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It looks like you are seeking for architectural patterns rather than design patterns.

Design patterns aim at describing a general "algorithm" that programmer might implement for handling a particular set of recurring software tasks. For example: in OOP, when there is a need to share one instance of an object between unrelated parts of the program, while ensuring that all these parts will get a reference to exactly the same object - Singleton design pattern might be employed.

Since Android applications (and most of AOSP) are written in Java, which is object-oriented, I think you'll have a hard time looking for a single OOP design pattern which is NOT used in Android.

Architectural patterns, on the other hand, do not address particular software tasks - they aim to provide templates for software organization based on the use cases of the software component in question. It sounds a bit complicated, but I hope an example will clarify: if some application will be used to fetch data from a remote server and present it to the user in a structured manner, then MVC might be a good candidate for consideration. Note that I said nothing about software tasks and program flow of the application - I just described it from user's point of view, and a candidate for an architectural pattern emerged.

Since you mentioned MVC in your question, I'd guess that architectural patterns is what you're looking for.

I tend to agree with @JustDanyul that MVP pattern is the most appropriate architectural pattern for Android, given the following conditions hold:

  1. Your application has an interactive user interface
  2. Your application has a persistent state which should be communicated to the UI
  3. Your application can live with a slight performance degradation

Example of applications not eligible for MVP:

  1. Application that shows current time: while there is definitely a UI in here, it is not interactive, therefore there is hardly need for separation between the UI part and the logic.
  2. Application that generates random color patterns - there is definitely no need for a model part in here, since nothing gets stored.
  3. Game with state of the art graphics and AI which is hardly distinguishable from a real human player - the computational overhead associated with "communication" between MVP components might be intolerable in this case.

But in practice, most of the applications out there fit nicely into MVP architectural pattern.


My favorite approach to MVP in android is:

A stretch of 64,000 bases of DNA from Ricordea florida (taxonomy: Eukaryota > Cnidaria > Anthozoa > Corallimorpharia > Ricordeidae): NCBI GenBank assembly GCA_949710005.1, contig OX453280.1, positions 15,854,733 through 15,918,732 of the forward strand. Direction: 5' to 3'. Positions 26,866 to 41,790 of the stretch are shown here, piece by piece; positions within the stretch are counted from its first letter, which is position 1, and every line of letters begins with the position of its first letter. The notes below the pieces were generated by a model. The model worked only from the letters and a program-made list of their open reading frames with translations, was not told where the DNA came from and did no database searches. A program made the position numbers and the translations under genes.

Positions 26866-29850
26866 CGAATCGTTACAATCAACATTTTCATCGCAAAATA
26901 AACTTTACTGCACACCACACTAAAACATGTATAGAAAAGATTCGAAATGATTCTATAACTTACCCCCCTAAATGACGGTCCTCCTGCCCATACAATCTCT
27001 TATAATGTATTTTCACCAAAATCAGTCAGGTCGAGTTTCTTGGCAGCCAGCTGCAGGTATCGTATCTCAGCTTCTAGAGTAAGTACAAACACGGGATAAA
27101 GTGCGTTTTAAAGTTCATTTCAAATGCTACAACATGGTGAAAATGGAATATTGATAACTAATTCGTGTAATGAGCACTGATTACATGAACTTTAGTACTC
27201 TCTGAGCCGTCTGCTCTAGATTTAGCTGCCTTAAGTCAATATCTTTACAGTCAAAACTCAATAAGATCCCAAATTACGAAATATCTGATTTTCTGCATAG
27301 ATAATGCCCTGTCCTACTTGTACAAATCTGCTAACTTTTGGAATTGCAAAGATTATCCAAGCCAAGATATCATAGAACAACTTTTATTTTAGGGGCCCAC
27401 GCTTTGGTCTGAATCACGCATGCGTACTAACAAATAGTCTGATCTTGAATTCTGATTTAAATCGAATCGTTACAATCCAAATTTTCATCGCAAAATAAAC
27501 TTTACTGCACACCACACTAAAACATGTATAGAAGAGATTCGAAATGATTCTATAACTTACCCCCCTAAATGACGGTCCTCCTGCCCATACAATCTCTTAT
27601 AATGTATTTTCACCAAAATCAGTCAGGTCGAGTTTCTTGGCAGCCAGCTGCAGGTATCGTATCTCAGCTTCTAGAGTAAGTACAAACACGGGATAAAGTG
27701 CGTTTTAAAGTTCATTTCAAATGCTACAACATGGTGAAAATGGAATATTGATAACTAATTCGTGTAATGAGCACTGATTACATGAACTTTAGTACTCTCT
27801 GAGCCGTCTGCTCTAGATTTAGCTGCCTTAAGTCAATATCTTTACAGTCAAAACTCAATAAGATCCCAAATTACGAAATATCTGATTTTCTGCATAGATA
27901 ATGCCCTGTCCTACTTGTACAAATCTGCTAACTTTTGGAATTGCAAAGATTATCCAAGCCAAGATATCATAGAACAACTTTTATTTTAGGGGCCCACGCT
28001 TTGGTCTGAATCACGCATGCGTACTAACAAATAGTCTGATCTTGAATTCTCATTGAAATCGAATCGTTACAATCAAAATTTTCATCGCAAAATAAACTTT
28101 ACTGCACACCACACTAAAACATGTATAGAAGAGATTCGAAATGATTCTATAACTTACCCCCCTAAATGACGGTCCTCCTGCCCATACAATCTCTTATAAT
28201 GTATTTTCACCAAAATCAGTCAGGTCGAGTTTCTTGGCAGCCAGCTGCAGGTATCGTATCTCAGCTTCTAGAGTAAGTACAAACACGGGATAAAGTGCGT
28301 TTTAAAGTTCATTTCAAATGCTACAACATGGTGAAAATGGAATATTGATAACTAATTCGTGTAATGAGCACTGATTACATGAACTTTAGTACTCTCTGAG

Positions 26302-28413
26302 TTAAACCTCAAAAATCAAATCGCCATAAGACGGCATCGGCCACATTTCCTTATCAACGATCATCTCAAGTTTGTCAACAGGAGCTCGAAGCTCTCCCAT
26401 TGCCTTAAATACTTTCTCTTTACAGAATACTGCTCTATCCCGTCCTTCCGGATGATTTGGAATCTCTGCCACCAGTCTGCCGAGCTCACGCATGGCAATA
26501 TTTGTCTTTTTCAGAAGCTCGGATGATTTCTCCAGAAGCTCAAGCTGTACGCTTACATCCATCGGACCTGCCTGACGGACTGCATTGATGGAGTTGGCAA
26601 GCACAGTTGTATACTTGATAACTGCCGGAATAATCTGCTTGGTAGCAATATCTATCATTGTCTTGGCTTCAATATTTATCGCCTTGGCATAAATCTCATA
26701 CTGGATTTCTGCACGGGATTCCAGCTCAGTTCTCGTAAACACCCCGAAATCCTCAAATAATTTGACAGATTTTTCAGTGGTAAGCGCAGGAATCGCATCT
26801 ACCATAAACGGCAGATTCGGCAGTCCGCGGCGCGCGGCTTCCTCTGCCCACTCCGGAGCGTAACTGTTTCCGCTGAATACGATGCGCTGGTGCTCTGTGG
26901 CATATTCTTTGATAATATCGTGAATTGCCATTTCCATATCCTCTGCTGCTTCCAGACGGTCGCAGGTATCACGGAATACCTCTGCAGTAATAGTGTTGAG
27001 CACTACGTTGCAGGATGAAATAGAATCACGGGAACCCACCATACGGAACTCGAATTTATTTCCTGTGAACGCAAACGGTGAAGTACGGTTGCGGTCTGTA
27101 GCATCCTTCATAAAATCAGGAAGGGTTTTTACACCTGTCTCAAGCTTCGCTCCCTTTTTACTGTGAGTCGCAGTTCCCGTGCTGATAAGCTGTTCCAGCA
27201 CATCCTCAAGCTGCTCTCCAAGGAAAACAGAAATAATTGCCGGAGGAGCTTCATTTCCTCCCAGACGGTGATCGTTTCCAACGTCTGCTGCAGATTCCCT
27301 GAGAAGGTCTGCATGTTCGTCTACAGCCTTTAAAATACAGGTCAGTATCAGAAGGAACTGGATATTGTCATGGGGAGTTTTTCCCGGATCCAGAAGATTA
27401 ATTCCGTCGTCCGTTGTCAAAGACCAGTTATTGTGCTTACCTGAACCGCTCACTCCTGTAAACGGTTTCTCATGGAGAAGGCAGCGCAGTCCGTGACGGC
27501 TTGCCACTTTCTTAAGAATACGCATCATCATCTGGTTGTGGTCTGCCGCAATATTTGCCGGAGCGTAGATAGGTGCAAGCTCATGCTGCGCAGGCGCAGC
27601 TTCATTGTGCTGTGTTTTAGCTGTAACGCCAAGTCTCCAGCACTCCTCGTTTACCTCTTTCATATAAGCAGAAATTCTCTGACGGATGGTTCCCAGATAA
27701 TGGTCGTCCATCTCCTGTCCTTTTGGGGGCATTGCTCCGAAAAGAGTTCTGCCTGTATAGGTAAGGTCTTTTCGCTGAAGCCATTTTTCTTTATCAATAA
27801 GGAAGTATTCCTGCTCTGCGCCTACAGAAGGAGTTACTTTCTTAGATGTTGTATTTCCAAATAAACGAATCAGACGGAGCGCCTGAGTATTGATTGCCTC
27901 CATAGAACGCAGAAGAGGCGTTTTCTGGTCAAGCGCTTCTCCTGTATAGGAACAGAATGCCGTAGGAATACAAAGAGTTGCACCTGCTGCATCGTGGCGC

• Activities, Fragments and ListAdapters are MVP presenters.
  • MVP views implemented in standalone classes (which derive from Android's View if used with ListAdapters)
  • There is no trouble with implementing a model in Android. In fact, any persistent storage hidden behind ContentProvider is a good choice.

By the way, the reason why MVP fits better than MVC in Android, is the fact that Activities and Fragments are the best candidates for controllers/presenters, and that some aspects of interaction with models (e.g. LoaderManager) are strongly tied to them. Therefore, direct communication between MVC views and models in Android would be somewhat awkward.

Ready to use MVP template/tutorial for Android

I've written application that demonstrates one of the possible approaches to implementation of MVP in Android. This application can also serve as Android Studio template for new projects - just clone/fork it and start innovate.

You can get this MVP template/tutorial from here: https://github.com/techyourchance/android_mvc_template

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All these patterns, MVC/MVVM/MVP/Presentation Model, can be applied to android apps, but without a third party framework, it is not easy to get well-organized structure and clean code. MVVM is originated from PresentationModel. When we apply MVC/MVVM/Presentation Model to android app, what we really want is to have a clear structured project and more importantly easier for unit tests. At the moment, without an third party framework, you usually have lots of code(like addXXListener(), findViewById()...), which does not add any business value. What's more, you have to run android unit tests instead of normal JUnit tests, which take ages to run and make unit tests somewhat impractical. For these reasons, some years ago we started an open source project RoboBinding - A data-binding Presentation Model framework for the Android platform. RoboBinding helps you write UI code that is easier to read, test and maintain. RoboBinding removes the need of unneccessary code like addXXListener or so, and shifts UI logic to Presentation Model, which is a pojo and can be tested via normal JUnit tests. RoboBinding itself comes with more than 300 JUnit tests to ensure its quality.

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Android also uses ViewHolder Design pattern.

It's used to improve performance of ListView while scrolling it.

The ViewHolder design pattern enables you to access each list item view without the need for the look up, saving valuable processor cycles. Specifically, it avoids frequent call of findViewById() during ListView scrolling, and that will make it smooth.

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I would like to add a design pattern that has been applied in Android Framework. This is Half Sync Half Async pattern used in the Asynctask implementation. See my discussion at


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In the Notifications case, the NotificationCompat.Builder uses Decorator Pattern


mBuilder = new NotificationCompat.Builder(this)